Best Shopping Stops
Like the neighborhood’s dining options, Fifth City’s shopping spots are scarce. However, the neighborhood is not completely bereft of retail outlets. We keep up your look with provisions from Happy Beauty Supply (13 S. Kedzie Ave, 773-638-2383) or the latest gear and gadgets from Westside Communications & Apparel (15 S. Kedzie Ave, 773-265-7639). There are also plenty of places to spend your dime nearby. Whether you’re searching for a new pair of shoes, a seasonal closet update or the latest electronic toy or tool, you can find what you’re looking for at one of East Garfield Park’s many strip malls. Or grab a cab, hop on a bus, or travel by "El" to the Loop, which is conveniently located about 15 minutes away. There, Fifth City residents can join the ranks of shoppers from all over the city—and the globe, for that matter—to experience Chicago’s world-class retail first hand. Once in the midst of State Street’s mega stores like Macy’s, H&M and Urban Outfitters, you won’t give a second’s thought to making the trip outside the neighborhood digs for a little shopping spree on the town.
Traversing the city is an easy task from Fifth City. The Blue Line 'El' (Chicago’s train/subway system that operates underground, at street level and on segments of elevated track) and several CTA bus routes run right through the neighborhood, giving residents loads of public transportation options for getting around Fifth City as well as the city at large. We can pick up the Blue Line at the Kedzie-Homan stop, situated at the neighborhood’s southeast corner. A ride on the train provides a quick and reliable trip to downtown. Or, if you are heading out of town—way out of town—the Blue Line takes passengers to O’Hare International Airport as well.
If traveling by car is your preferred mode of transit, you can pop right on to I-290 (Eisenhower Expressway), which runs along the neighborhood’s southern border. This highway dead-ends right in the city after crossing the Chicago River, so it’s a great way to shoot downtown or head over to Grant Park for some weekend leisure time with the friends and family. I-290 also connects with I-90/94 (Dan Ryan and Kennedy expressways), offering Fifth City residents a straightforward route to other destinations north or south of the Loop. The only downside to taking the highways is the fact that everyone else with a car also wants to take the highway. Yep, this is a big city folks, and with that comes big city traffic. So, during rush hour—and other random times during the day, for no apparent reason—expect backups along these major expressways.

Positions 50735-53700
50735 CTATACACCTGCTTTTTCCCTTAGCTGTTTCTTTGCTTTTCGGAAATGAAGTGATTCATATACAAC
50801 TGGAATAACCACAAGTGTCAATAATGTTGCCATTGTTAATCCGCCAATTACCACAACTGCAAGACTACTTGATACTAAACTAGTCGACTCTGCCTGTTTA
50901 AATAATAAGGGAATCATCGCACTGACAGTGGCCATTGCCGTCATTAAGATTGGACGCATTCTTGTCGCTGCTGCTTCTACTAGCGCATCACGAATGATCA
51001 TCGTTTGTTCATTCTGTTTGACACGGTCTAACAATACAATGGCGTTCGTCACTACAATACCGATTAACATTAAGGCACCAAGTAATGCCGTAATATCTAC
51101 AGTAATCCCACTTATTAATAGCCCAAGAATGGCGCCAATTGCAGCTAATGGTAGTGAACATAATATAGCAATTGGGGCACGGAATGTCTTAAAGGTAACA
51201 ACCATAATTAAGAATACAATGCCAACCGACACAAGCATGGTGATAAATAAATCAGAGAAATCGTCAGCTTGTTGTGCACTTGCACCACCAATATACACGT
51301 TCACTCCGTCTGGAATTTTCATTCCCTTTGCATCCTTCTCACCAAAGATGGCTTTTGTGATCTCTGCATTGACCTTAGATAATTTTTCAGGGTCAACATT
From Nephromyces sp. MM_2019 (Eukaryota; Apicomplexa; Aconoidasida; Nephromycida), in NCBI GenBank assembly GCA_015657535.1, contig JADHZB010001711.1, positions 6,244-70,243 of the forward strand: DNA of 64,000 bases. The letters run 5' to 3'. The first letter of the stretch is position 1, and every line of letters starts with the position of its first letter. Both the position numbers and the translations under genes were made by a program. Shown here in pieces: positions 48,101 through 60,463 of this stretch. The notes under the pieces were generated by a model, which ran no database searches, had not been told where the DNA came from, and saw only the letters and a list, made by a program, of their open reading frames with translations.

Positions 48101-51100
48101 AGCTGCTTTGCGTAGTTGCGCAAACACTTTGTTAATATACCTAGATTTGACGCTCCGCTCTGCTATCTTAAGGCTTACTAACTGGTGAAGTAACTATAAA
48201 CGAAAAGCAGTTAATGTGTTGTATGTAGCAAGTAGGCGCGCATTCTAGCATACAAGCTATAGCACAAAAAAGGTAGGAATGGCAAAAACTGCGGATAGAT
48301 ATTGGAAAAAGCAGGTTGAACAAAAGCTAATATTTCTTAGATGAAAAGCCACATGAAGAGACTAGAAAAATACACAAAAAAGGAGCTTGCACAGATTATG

Although Fifth City neighborhood is hardly out in the boondocks, hailing a cab around here may prove a bit trickier than in Chicago’s downtown districts. You’re best bet is to call ahead to be picked up, or trek to one of the neighborhood’s major intersections and keep your eyes peeled—and be prepared to wait.
School’s in Session
Fifth City neighborhood may be tiny in acreage, but families in the area will find there are plenty of public and private schools established here to serve the needs of their school-age children. In addition to the following list of Fifth City educational facilities, you can find more information on Chicago area schools at Chicago Public Schools and Great Schools.
Fifth City Child Development Institute - 3411 W 5th Ave - (773) 826-8686
Leif Ericson Public School - 3600 W 5th Ave - (773) 534-6660
Marshall High School - 3250 W Adams St - (773) 534-6455
Providence St Mel High School - 119 S Central Park Blvd - (773) 722-4600
So, if you haven’t gotten the big picture on Fifth City yet, it’s one of Chicago’s smaller neighborhoods that has matured around residential existence, rather than thriving nightlife or major retail shops. You can find all that nearby, but for folks who reside in this west side community, all the everyday essentials, from cooking oil and spices to shampoo and conditioner, are available around the corner from home.
Chicago Transit Authority - 888-968-7282
Advocate Bethany Hospital - 3435 W Van Buren St - (773) 265-7700
Kennedy Sons Inc. - 3563 W 5th Ave - (773) 722-0903
Roseland Food & Liquor - 3407 W. Madison St - (773) 533-0646
Happy Beauty Supply - 13 S. Kedzie Ave - 773-638-2383
Westside Communications & Apparel - 15 S. Kedzie Ave - (773) 265-7639
J & J Fish - 411 S Kedzie Ave - (773) 265-1577
Jimmy G’s Restaurant - 307 S. Kedzie Ave - (773) 533-1790
Lambert Grill - 3360 W. Jackson Blvd - (773) 265-5660
There’s a lot of mystery involved in searching for a new home, it starts with the property and expands outward to encompass the street, the block, the neighborhood, the entire city! Every little thing matters from the color of the walls to the attractions of the town. That’s why a guide like this one on Fifth City is so helpful to potential homebuyers. Without leaving the comfort of your desktop computer or laptop, you’ve got an extensive pool of information on all of Chicago’s neighborhoods that includes first-hand descriptions of dining, entertainment, shopping, bars, and events, in addition to lists of schools, hospitals, post offices, and gyms. We’ve done all the research to carefully craft this one-stop online spot, and create your hub for the real deal on Fifth City . So as soon as a Chicago loft, condo, townhome or house catches your eye, you know where to come for the low down on the digs around that prime piece of real estate.